Wednesday, December 9, 2009

Sashimi at Home

For dinner, I had some swordfish sashimi, a baked potato with butter, brown sugar ice cream, and a fuyu persimmon. And lambrusco, god help me.

Trader Joe's claims their frozen fish is sashimi-grade (which I am fully aware means close to nothing), so I took them up on it. Again. Turns out, swordfish doesn't make very good sashimi. It was certainly an easy meal, but it had a bitter aftertaste and a slightly soggy constitution. The texture was so varied from one side of the swordfish steak to the other that Jon (already skeeved out by raw fish outside of a legit sushi restaurant) refused to eat it. He has finals right now, and thinks that my recent raw fish propensities are some kind of sabotage mechanism. I have to agree with him about the texture issues, but portions were edible.

The potato was unobjectionable. The brown sugar ice cream was not homemade, but tasty nonetheless. In case you haven't noticed, I love anything browned- brown butter, brown sugar. Penuche fudge is the quantum singularity of awesome browned foods in my world.

The persimmon was the result of my afternoon venture to Whole Foods. I sort of felt like I was cheating on Trader Joe's, and their prices look particularly insane after months of TJ's shopping, so I didn't buy a ton. But their persimmons were very ripe and on a huge sale, so I bought a bunch. I'd never had a ripe persimmon before. Bitter ones, yes. Dried ones, yes. My grandfather's much maligned and much missed holiday persimmon pudding, yes. But fresh? Never.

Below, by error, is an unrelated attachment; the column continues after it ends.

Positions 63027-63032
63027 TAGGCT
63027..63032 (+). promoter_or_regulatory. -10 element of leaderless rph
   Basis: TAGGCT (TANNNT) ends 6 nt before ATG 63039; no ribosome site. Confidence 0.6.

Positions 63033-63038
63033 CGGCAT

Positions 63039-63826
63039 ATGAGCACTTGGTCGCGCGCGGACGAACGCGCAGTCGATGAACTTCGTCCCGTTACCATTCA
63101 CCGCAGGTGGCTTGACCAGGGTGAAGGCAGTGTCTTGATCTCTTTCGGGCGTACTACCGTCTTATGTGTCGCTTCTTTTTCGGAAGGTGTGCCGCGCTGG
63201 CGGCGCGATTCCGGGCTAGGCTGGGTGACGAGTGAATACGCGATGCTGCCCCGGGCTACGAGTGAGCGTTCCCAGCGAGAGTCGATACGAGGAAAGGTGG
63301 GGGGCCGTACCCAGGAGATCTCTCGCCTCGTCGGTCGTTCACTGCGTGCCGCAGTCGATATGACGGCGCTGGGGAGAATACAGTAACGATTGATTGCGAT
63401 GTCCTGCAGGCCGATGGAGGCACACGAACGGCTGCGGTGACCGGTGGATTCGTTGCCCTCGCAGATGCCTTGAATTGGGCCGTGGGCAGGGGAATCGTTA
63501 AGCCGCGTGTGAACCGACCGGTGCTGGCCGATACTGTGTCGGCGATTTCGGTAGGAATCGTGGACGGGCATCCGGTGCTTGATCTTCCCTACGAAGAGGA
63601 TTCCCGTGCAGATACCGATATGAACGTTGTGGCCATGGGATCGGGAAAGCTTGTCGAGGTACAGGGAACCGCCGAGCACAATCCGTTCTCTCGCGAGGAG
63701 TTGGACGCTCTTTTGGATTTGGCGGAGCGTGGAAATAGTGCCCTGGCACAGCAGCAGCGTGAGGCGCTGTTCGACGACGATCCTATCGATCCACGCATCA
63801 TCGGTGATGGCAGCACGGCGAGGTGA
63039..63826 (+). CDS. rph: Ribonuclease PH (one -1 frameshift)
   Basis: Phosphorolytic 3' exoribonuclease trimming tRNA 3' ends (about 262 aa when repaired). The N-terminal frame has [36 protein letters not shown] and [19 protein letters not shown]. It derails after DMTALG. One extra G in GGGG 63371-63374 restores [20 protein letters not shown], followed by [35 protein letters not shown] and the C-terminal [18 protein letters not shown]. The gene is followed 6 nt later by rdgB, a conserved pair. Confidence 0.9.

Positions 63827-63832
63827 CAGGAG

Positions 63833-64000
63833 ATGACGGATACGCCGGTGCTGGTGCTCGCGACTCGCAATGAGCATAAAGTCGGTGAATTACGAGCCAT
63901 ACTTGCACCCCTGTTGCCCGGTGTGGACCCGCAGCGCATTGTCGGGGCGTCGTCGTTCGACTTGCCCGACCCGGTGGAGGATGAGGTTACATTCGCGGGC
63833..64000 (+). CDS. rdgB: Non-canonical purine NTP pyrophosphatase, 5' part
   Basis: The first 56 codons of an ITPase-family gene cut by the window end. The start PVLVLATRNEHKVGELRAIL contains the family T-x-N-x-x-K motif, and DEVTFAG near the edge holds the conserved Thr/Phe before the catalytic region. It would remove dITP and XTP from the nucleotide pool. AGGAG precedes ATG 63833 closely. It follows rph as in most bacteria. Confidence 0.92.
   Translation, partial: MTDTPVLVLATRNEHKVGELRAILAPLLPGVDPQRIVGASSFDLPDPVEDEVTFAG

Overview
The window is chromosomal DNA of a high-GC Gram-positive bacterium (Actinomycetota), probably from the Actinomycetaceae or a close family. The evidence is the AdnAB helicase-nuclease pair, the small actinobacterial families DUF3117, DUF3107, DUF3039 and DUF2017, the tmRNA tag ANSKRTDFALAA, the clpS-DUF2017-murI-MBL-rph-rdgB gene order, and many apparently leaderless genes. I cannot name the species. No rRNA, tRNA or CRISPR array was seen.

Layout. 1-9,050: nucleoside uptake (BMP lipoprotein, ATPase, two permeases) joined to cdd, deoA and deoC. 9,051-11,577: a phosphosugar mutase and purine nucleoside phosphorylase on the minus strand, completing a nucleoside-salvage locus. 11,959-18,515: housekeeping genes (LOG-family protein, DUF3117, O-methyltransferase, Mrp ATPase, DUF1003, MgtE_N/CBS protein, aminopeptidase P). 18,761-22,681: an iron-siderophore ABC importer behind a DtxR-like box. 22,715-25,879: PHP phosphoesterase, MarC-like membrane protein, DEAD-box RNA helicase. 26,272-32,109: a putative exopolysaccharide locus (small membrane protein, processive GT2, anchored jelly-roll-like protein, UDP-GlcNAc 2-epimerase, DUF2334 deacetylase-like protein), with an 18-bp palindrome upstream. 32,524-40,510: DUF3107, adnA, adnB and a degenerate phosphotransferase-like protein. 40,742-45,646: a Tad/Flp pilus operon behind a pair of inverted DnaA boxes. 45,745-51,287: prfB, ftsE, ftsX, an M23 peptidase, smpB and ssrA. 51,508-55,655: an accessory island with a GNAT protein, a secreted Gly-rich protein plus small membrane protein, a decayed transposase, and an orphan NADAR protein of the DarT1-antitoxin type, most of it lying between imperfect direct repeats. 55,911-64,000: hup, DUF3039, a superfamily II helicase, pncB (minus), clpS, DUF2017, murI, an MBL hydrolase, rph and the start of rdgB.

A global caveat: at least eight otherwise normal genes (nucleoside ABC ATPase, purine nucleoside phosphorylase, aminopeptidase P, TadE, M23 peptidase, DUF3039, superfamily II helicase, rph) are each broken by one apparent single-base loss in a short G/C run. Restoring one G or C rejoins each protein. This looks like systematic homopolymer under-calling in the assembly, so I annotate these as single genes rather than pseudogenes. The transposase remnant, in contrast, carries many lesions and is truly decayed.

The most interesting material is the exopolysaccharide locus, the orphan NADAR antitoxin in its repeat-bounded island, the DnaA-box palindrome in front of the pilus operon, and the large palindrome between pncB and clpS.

Oh MY GOD, I have a new favorite fruit. It's like apricot meets medjool date, with amazing textures- the skin, the little segments inside...I can't even describe it. Just go find one. I ate all three, and plan on going back for more tomorrow.

The lambrusco was likewise experimental. My mother doesn't really drink, but she occasionally orders sweet lambrusco out at Italian restaurants. I saw some at TJ's, and wondered if "real" lambrusco was like that. Sort of. It's carbonated, not as sweet, but still not dry. I caught a lot of pear flavors, and a little raspberry. Not bad, and I can definitely see how it could be popular with pizza or at a summer barbecue, but it's really not for me. I might consider using it to make sangria. Maybe. But I like Spanish wines much better.